About Me

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Melfort, Saskatchewan, Canada
I am a lawyer in Melfort, Saskatchewan, Canada who enjoys reading, especially mysteries. Since 2000 I have been writing personal book reviews. This blog includes my reviews, information on and interviews with authors and descriptions of mystery bookstores I have visited. I strive to review all Saskatchewan mysteries. Other Canadian mysteries are listed under the Rest of Canada. As a lawyer I am always interested in legal mysteries. I have a separate page for legal mysteries. Occasionally my reviews of legal mysteries comment on the legal reality of the mystery. You can follow the progression of my favourite authors with up to 15 reviews. Each year I select my favourites in "Bill's Best of ----". As well as current reviews I am posting reviews from 2000 to 2011. Below my most recent couple of posts are the posts of Saskatchewan mysteries I have reviewed alphabetically by author. If you only want a sentence or two description of the book and my recommendation when deciding whether to read the book look at the bold portion of the review. If you would like to email me the link to my email is on the profile page.

Sunday, April 24, 2016

Double Switch by T.T. Monday (Part I)

Double Switch by T.T. Monday (Part I) – Johnny Adcock is a 36 year old left hand specialist reliever for the San Jose Bay Dogs in Major League baseball. A 14 year veteran he is brought into games, usually the 8th inning and often with runners on base, when the Bay Dogs are facing a tough left hand hitter and the game is on the line. Adcock may work 10 minutes a night. In a busy week he works 3 nights.

Off the field he clearly has lots of down time. Beyond some physical conditioning Adcock has little to do in baseball after his half hour of work per week but he has spent a lifetime honing his pitching skills and training himself mentally to be ready for those 10 minutes of intense pressure in a game.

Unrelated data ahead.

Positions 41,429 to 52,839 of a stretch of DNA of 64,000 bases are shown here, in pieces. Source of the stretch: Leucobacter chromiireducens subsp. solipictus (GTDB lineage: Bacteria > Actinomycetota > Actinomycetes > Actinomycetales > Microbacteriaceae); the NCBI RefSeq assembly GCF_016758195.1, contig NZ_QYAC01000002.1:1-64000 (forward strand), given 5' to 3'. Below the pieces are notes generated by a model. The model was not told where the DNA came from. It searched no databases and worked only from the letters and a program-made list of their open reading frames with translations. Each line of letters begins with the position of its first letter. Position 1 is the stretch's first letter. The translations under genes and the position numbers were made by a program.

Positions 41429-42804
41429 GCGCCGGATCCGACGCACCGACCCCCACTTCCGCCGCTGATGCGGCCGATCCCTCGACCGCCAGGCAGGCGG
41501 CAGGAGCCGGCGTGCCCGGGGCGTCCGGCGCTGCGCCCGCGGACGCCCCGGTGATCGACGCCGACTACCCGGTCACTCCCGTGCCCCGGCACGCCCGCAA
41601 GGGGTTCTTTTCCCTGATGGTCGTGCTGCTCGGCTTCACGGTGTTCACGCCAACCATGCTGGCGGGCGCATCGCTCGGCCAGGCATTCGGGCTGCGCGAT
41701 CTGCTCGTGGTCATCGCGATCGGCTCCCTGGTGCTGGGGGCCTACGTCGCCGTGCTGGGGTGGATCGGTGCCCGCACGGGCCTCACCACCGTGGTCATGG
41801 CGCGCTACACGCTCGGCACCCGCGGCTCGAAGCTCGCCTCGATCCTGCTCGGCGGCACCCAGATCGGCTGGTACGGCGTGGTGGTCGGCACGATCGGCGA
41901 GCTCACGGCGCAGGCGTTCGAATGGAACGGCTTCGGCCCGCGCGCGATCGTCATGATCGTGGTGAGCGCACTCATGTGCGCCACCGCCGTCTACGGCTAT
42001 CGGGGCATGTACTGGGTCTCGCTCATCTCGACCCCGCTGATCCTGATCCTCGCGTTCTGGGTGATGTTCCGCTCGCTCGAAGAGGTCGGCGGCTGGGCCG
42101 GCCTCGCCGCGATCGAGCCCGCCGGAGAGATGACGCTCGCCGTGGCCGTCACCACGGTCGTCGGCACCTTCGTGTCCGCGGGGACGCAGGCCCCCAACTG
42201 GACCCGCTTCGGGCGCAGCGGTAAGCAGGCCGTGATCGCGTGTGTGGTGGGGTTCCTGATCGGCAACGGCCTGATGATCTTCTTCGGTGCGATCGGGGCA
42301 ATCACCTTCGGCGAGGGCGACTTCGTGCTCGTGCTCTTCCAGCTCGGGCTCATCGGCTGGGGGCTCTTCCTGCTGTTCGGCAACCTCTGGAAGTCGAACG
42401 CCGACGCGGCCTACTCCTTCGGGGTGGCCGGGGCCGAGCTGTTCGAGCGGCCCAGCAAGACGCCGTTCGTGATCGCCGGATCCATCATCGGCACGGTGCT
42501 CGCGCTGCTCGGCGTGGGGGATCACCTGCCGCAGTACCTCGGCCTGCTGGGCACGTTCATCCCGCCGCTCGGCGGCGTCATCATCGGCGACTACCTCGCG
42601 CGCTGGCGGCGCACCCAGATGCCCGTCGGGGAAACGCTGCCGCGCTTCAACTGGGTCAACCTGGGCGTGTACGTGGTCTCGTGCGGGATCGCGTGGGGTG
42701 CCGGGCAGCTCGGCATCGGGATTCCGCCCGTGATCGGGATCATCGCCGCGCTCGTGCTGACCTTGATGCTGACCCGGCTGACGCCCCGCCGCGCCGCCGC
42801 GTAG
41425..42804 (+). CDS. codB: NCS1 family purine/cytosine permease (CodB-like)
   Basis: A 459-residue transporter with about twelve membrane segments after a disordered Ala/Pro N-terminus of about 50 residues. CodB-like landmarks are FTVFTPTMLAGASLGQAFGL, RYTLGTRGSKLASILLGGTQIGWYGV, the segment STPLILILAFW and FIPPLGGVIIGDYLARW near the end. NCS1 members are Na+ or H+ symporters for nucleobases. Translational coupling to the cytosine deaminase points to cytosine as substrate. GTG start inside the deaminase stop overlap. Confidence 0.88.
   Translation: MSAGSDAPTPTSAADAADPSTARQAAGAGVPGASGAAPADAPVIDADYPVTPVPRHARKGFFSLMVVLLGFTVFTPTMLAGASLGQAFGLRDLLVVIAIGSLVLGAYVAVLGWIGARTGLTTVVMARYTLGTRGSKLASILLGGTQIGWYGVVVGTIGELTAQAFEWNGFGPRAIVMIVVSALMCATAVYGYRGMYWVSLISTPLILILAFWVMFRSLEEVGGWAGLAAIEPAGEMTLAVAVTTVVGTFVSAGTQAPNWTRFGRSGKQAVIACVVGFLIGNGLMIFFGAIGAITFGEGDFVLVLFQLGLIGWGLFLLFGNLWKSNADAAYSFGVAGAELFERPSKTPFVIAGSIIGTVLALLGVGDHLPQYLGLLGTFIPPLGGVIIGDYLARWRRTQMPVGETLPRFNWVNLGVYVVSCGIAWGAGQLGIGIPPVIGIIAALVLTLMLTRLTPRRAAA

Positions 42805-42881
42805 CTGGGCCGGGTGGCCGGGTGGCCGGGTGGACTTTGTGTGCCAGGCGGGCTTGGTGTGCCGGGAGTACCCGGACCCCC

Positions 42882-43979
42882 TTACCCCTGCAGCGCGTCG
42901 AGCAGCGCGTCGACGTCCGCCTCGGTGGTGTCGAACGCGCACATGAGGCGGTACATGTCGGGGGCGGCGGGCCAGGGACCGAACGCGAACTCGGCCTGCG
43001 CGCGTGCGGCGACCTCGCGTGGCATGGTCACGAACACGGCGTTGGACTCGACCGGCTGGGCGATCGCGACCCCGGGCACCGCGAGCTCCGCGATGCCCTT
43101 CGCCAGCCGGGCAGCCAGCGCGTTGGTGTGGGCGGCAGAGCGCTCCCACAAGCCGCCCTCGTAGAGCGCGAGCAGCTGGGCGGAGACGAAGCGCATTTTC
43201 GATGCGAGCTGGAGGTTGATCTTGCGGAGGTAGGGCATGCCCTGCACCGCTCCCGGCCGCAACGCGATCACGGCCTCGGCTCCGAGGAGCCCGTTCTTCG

If you understand the above two paragraphs Double Switch is a book for you. Monday, actually a pseudonym for Nick Taylor, knows major league baseball and does not make the book a primer for baseball. The subtleties of game action and preparation are skilfully described.

Writers who set their mystery in the world of sports face a choice in how to approach the sport at the heart of their book.

They can keep the descriptions simple to allow readers with little or no knowledge of the sport to be able to follow the story. They can minimize the actual sports content of the plot and focus on the characters and the mystery.

In the Eli Sharpe series by Max Everhart there is little recall by Sharpe of his past playing days and only modest portrayals of current game action for those characters playing the game.

In an exchange of letters Max explained:

         When I originally began writing this series, I envisioned
         the stories moving very quickly, so describing actual game
         action was not something I felt I could (or should)
         include.  Too, while I love baseball and could discuss—at
         great length—the endless subtleties and nuisances of the
         game, I wanted (and want) the novels to appeal to more
         than just baseball fans.